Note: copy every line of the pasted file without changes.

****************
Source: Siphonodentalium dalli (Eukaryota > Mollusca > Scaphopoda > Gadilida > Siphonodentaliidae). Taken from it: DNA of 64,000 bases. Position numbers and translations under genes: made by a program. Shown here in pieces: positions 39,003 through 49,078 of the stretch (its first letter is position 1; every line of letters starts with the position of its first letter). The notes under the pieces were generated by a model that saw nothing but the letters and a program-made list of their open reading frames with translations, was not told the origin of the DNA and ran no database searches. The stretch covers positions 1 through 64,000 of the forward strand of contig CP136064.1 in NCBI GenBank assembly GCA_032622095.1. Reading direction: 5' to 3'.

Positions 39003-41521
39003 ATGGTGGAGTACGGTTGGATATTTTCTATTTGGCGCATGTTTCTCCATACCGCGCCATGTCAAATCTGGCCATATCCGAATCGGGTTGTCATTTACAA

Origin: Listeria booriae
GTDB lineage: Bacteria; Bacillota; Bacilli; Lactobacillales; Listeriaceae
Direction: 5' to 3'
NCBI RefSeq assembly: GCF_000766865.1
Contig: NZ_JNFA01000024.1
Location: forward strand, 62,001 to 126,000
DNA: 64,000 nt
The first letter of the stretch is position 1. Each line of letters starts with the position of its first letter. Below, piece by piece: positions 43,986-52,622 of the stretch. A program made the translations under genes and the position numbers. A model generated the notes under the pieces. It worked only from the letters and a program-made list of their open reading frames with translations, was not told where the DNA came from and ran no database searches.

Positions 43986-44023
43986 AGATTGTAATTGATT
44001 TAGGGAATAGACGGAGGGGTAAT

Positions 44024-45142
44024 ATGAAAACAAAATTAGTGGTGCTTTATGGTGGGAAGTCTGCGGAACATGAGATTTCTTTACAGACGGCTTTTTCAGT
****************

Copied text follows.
Source: Siphonodentalium dalli (Eukaryota > Mollusca > Scaphopoda > Gadilida > Siphonodentaliidae). Taken from it: DNA of 64,000 bases. Position numbers and translations under genes: made by a program. Shown here in pieces: positions 39,003 through 49,078 of the stretch (its first letter is position 1; every line of letters starts with the position of its first letter). The notes under the pieces were generated by a model that saw nothing but the letters and a program-made list of their open reading frames with translations, was not told the origin of the DNA and ran no database searches. The stretch covers positions 1 through 64,000 of the forward strand of contig CP136064.1 in NCBI GenBank assembly GCA_032622095.1. Reading direction: 5' to 3'.

Positions 39003-41521
39003 ATGGTGGAGTACGGTTGGATATTTTCTATTTGGCGCATGTTTCTCCATACCGCGCCATGTCAAATCTGGCCATATCCGAATCGGGTTGTCATTTACAA

Origin: Listeria booriae
GTDB lineage: Bacteria; Bacillota; Bacilli; Lactobacillales; Listeriaceae
Direction: 5' to 3'
NCBI RefSeq assembly: GCF_000766865.1
Contig: NZ_JNFA01000024.1
Location: forward strand, 62,001 to 126,000
DNA: 64,000 nt
The first letter of the stretch is position 1. Each line of letters starts with the position of its first letter. Below, piece by piece: positions 43,986-52,622 of the stretch. A program made the translations under genes and the position numbers. A model generated the notes under the pieces. It worked only from the letters and a program-made list of their open reading frames with translations, was not told where the DNA came from and ran no database searches.

Positions 43986-44023
43986 AGATTGTAATTGATT
44001 TAGGGAATAGACGGAGGGGTAAT

Positions 44024-45142
44024 ATGAAAACAAAATTAGTGGTGCTTTATGGTGGGAAGTCTGCGGAACATGAGATTTCTTTACAGACGGCTTTTTCAGT